There is one very confusing thing about the National Theatre for Prague visitors. After buying a ticket on the official website of the National Theatre, you can end up in a completely different building than you've expected. Pay attention to the names of buildings below the name of the performance. You can end up in:
Theatres, where performances take place, will change based on the season and current reconstructions. If you specifically want to see an opera or a ballet, because you want to experience the beautifully decorated spaces of the National Theatre or The Estates Theatre, we strongly recommend checking out the location of the event before buying the tickets! Not knowing that performance locations change could be a big let down.
Czech theaters and operas don't have strict dress code rules, so if you forgot to pack a suit or an evening gown, no worries! Just wear the fanciest outfit that you've got with you, but even jeans and a simple dress will do. Prague has a lot of tourists and we do not expect everyone to have a stack of ironed shirts in their backpacks ;)
However, if you did bring your high heels and a fancy outfit, you can dress up for your National Theatre visit! You will see that many Prague locals do it as well.
The foundation stone of the National Theatre was ceremonially laid on the 16th of May 1968.
What makes this monument stand out among other buildings in Prague is that the money for the construction came from a public collection, that inhabitants of all social classes have contributed to. The largest amount of funds came from the lower class, whose small individual donations amounted to the most in the end.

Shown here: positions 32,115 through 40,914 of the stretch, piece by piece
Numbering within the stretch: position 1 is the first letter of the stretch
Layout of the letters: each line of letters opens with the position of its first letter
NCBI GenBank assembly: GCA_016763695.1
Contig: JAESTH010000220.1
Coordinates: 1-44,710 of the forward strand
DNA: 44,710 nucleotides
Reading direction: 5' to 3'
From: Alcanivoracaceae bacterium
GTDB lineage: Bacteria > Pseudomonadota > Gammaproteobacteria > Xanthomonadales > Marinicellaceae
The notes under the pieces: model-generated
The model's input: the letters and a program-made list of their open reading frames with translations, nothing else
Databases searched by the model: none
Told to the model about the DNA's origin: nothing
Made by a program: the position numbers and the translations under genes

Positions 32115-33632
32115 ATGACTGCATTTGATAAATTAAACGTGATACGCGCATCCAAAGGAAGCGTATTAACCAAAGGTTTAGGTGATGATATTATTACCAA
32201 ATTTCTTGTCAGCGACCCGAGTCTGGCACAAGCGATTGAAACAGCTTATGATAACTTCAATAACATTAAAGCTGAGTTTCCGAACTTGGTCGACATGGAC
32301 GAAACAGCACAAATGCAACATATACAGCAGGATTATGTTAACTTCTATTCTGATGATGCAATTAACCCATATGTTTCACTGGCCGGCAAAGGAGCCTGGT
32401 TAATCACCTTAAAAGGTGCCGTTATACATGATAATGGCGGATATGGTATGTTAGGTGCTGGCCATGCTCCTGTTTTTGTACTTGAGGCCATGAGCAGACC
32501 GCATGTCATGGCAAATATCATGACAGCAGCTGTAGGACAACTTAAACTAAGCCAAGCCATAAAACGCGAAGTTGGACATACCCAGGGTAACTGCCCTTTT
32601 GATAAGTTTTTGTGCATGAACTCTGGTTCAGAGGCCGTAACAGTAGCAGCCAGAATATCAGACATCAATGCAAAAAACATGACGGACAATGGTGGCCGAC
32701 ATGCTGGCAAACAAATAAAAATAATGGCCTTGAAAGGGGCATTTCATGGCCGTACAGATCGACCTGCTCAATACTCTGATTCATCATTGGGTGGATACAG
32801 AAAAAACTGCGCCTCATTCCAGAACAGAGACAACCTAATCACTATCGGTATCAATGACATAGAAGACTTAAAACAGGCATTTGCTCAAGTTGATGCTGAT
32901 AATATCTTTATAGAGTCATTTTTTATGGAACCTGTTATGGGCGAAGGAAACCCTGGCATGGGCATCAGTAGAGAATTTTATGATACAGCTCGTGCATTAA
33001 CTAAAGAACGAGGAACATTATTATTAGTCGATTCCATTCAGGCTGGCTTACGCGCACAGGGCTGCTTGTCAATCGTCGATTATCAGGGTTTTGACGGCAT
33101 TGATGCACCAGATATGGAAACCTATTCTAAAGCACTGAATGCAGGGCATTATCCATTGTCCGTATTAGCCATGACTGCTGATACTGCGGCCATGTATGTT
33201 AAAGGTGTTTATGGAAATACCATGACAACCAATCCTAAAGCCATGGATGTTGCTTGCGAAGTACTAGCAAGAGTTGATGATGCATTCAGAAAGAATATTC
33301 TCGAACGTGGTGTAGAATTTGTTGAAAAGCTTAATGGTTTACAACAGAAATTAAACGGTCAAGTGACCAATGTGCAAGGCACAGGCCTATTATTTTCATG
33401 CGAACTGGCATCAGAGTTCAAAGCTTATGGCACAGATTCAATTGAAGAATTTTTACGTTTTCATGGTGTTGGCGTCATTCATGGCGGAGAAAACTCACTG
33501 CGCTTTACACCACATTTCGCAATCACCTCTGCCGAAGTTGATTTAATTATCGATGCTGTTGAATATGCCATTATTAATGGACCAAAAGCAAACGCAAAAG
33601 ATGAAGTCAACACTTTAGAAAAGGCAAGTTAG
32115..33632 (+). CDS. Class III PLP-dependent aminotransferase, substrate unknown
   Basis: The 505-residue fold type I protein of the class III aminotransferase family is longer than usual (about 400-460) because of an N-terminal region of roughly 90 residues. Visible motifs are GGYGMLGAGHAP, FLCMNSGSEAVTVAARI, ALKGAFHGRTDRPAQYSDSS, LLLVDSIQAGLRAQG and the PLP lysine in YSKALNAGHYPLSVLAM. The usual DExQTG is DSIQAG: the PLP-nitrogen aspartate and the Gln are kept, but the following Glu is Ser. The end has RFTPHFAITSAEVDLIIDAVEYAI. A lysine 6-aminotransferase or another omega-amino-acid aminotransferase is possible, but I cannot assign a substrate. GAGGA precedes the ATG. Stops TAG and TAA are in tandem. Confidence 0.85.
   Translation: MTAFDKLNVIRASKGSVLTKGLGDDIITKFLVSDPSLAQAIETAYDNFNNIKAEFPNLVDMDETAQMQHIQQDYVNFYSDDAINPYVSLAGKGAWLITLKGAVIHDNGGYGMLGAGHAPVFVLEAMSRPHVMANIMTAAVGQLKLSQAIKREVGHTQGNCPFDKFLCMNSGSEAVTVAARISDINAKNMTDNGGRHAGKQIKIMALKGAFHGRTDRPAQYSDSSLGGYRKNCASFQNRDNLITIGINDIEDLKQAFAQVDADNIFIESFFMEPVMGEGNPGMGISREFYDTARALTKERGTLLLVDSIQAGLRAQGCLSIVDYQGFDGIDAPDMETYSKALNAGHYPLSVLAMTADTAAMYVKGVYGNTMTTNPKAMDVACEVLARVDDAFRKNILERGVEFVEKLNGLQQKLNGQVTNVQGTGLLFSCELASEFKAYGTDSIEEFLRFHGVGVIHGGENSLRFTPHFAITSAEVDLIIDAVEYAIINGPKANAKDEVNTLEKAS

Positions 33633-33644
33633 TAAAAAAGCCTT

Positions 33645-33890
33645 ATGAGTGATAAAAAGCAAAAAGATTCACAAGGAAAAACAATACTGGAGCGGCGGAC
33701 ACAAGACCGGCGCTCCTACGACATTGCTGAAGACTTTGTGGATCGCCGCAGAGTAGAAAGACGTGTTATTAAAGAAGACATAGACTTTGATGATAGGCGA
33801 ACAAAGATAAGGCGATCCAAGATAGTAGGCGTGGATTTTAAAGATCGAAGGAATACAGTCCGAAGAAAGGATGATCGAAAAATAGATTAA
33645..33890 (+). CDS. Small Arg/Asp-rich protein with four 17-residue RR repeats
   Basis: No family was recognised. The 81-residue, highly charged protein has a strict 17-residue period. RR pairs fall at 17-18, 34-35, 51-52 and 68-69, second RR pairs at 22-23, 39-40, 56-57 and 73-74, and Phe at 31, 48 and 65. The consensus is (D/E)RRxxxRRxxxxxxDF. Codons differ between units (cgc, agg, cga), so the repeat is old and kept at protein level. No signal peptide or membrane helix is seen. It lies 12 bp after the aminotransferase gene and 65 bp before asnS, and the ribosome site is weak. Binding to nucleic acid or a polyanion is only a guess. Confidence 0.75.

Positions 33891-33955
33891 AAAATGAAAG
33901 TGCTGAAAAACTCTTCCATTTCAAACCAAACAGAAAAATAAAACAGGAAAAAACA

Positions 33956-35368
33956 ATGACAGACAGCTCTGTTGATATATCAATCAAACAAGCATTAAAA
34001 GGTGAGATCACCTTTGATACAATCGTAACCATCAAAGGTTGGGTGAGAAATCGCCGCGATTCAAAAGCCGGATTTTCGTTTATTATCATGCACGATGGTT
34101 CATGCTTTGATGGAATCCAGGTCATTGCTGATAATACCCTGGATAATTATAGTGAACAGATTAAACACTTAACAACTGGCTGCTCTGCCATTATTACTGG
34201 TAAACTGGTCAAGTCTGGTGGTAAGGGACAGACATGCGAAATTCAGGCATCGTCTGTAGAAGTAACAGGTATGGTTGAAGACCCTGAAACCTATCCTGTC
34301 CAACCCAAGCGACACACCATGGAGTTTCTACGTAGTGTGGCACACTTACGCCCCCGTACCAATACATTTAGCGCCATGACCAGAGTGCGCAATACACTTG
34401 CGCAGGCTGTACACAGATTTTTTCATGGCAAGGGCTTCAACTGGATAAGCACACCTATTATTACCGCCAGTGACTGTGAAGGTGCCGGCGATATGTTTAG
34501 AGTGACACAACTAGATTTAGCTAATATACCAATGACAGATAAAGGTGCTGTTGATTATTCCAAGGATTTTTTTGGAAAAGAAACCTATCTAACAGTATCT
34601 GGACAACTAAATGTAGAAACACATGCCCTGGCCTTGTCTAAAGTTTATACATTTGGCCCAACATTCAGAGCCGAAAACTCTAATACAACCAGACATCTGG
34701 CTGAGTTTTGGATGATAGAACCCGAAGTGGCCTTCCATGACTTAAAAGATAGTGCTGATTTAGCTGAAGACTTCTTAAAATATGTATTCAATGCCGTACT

The construction of the National Theatre has become a pinnacle of national awakening during the period of the Czech National Revival, a period during which Czechs aimed for cultural, linguistic, and historic self-determination and revolt against the oppressive rule of the Austro-Hungarian Empire.
The construction of the National Theatre was finished in 1881 but just before the official opening, which was planned for the 11th of September 1881, the theatre burned down.
A new collection for the construction of the National Theatre was started, already during the night of the fire. A few years later, in 1883, the theatre was finally finished and opened for its first performance, opera Libuse from Bedrich Smetana.
In the second half of the 20th century, additional buildings, such as the New Stage, were constructed on the same square.
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Author: Valeriia Zahradnikova and Vaclav Zahradnik, Prague guides certified by Prague City Tourism agency. Valeriia and Vaclav have worked in tourism for over 6 years and have guided thousands of Prague visitors.